With its rich biodiversity and diverse ethnic minority population, Yunnan is a tantalising melting pot of exotic ingredients, vibrant flavours, and ethnic flair. Yunnan cuisine is sometimes referred to as Dian cuisine and is known for its moderately spicy and sour dishes that boast an unexpected sweetness. Each signature dish attempts to preserve the original taste of each ingredient used and this is what makes Yunnan’s style so unique.
Mushrooms and mints feature as a prominent ingredient in many dishes, but other unusual ingredients include flowers, ferns, algae and even insects. Just don’t try to worm your way out of eating these peculiar treats, or you’ll regret it! In the south of Yunnan, the signature dishes have also been heavily influenced by Burmese, Lao and Thai style cuisine, meaning that ingredients such as lime juice, coconut, and palm sugar feature widely. With that in mind, here are just a few examples of what makes Yunnan cuisine so utterly irresistible.
Steam Pot Chicken (汽锅鸡)
This dish is particularly striking, as it’s made using an invention that originated from Yunnan. This cooking tool, known as a steam pot, is made of clay and the bottom of the pot has a funnel-shaped opening that goes up through the pot. When it is placed over boiling water, steam travels up the funnel into the pot and, if the pot is covered over, the steam will be trapped inside. Thus it’s an ideal tool for steaming food whilst also sealing in much of the flavour.
Steam Pot Chicken dates all the way back to the Qing Dynasty (1644-1912) and was formally discovered by Emperor Qianlong while he was taking a tour of Yunnan. He tasted this time-honoured dish and admired it greatly. The dish itself is relatively simple and chicken is the meat of choice because it steam cooks easily. Chicken is added to the pot, along with rare medicinal herbs that are native to Yunnan. The chicken is then steamed for between three to four hours, until the meat is mouth-wateringly tender and the soup gives off an irresistible aroma. The herbs used vary from restaurant to restaurant, so each dish will be a little different wherever you go!
Crossing the Bridge Noodles (过桥米线)
The unusual name of this dish comes from an old Yunnan legend. The most popular version of the story is about a Qing scholar who would retire to an island in the centre of a lake every evening to study for the imperial examinations. His loving wife used to cook him dinner every day, but as she crossed the bridge to the island the noodle soup would go cold. She then hit upon the idea of using fatty chicken to make the broth so that the layer of hot oil covering the soup would keep the heat in. In this way, she was able to deliver a delicious hot meal to her husband each day.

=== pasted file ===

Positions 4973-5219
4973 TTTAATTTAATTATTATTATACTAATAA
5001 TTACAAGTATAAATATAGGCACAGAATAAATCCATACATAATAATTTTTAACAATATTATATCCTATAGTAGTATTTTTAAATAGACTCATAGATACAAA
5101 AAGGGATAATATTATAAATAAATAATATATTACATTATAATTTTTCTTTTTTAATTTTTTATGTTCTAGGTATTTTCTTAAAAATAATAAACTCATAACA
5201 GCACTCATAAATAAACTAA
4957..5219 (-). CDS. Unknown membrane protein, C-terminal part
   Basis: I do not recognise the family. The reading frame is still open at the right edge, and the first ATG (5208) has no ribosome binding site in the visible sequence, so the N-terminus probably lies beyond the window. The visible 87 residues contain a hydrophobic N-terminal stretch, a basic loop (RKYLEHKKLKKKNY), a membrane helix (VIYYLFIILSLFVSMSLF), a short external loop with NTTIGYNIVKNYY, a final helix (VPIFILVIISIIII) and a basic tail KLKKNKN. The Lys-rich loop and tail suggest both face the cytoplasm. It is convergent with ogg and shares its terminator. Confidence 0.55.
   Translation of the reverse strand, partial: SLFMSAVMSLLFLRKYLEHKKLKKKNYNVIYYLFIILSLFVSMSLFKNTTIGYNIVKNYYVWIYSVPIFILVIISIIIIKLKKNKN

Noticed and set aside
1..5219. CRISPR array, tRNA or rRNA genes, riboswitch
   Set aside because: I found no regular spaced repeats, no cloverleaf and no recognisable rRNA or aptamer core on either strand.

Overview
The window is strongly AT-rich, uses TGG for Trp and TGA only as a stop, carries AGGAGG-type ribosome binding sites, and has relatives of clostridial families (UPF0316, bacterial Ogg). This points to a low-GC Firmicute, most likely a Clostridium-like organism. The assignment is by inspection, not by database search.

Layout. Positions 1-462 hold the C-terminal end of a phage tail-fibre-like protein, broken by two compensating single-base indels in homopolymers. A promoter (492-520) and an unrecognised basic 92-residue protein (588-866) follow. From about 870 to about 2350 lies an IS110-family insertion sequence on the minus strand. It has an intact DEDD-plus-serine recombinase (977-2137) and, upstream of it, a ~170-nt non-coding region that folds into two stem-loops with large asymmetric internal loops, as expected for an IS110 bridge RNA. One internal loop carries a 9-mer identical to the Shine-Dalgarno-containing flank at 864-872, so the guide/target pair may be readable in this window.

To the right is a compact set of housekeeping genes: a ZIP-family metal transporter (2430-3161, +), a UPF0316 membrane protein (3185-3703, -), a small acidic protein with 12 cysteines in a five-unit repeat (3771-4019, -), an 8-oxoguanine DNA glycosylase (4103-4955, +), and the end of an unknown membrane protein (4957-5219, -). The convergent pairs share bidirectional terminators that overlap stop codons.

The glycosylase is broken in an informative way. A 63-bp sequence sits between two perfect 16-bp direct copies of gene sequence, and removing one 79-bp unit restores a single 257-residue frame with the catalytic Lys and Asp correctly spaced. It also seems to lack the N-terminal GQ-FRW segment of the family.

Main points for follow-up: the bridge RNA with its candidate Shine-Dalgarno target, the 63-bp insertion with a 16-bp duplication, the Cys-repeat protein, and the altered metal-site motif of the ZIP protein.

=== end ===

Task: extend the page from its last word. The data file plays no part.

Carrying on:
Nowadays, this noodle dish is hugely popular throughout Yunnan and many locals have it regularly for breakfast. In some restaurants, the broth is served separately from the raw ingredients and you cook the dish at your table like a hotpot, while in other restaurants it will all be served together. First the broth is made by boiling a fatty chicken with pig bones. Then meat, such as chicken, pork, liver, fish, or ham, is added to the broth along with an assortment of boiled vegetables. Finally the rice noodles are added and the dish is seasoned with chilli oil, ground peppers, sesame seed oil, and salt to taste. Each vendor will have their own variation on this tempting treat, so be sure to try a few and find the one you love!
Old Granny’s Potato (老奶洋芋)
The name “old granny’s potato” comes from a long running joke in Yunnan that this dish is so soft even an elderly person with no teeth could eat it easily! But don’t worry; you won’t have to go all the way to an old folks’ home to find this home-cooked delight. This potato dish can be found in most restaurants throughout Yunnan and is the ideal comfort food, similar to mashed potatoes or bubble and squeak. Cooked potato is first mashed and then stir fried with a selection of seasonings, including garlic, spring onion, dried chillies, and ground Sichuan pepper. Fresh or pickled vegetables, such as pickled mustard, pickled cabbage, fresh carrot, and sweet peppers, are sometimes added depending on preference. The meat-eaters among you can also add Xuanwei ham to the dish, which gives it an extra salty, smoky tang. This dish can be easily adapted to suit anyone’s palate and is so comforting to eat that it feels like a warm hug from a loving granny.
Wild Mushroom Hotpot (野生菌火锅)
Every year, from June to September, visitors to Yunnan are greeted with a plethora of delicious, edible mushrooms, for this is the annual mushroom season! Each one is named based on its appearance or taste, ranging from the monkey head mushroom and the cow liver mushroom to the rare and highly prized matsutake or pine mushroom and the fish-flavoured seafood mushroom. These funky fungi are a banquet in of themselves and each boast unique flavours and medicinal qualities. Along Guanxing Road in Kunming there is even a mushroom hotpot street, where small restaurants crop up during mushroom season and serve only their variation on this delicious dish.
As with all hotpots, you’ll first be presented with a large pot containing broth. The broth is boiled at the table and will contain a mixture of seasonings based on that restaurant’s secret recipe. You can then add a selection of raw ingredients, including day lily bulbs, vermicelli, leeks and Chinese lettuce. You will then choose a selection of tasty mushrooms and your waitress will tell you in what order they should be placed in the broth. This is to make sure they are all thoroughly cooked and ready to eat. Some of these wild mushrooms are mildly toxic until they are cooked through, so we strongly recommend following your waitress’ advice carefully. Trying something new makes for a fun risk, but eating a toxic mushroom is not a risk you want to take!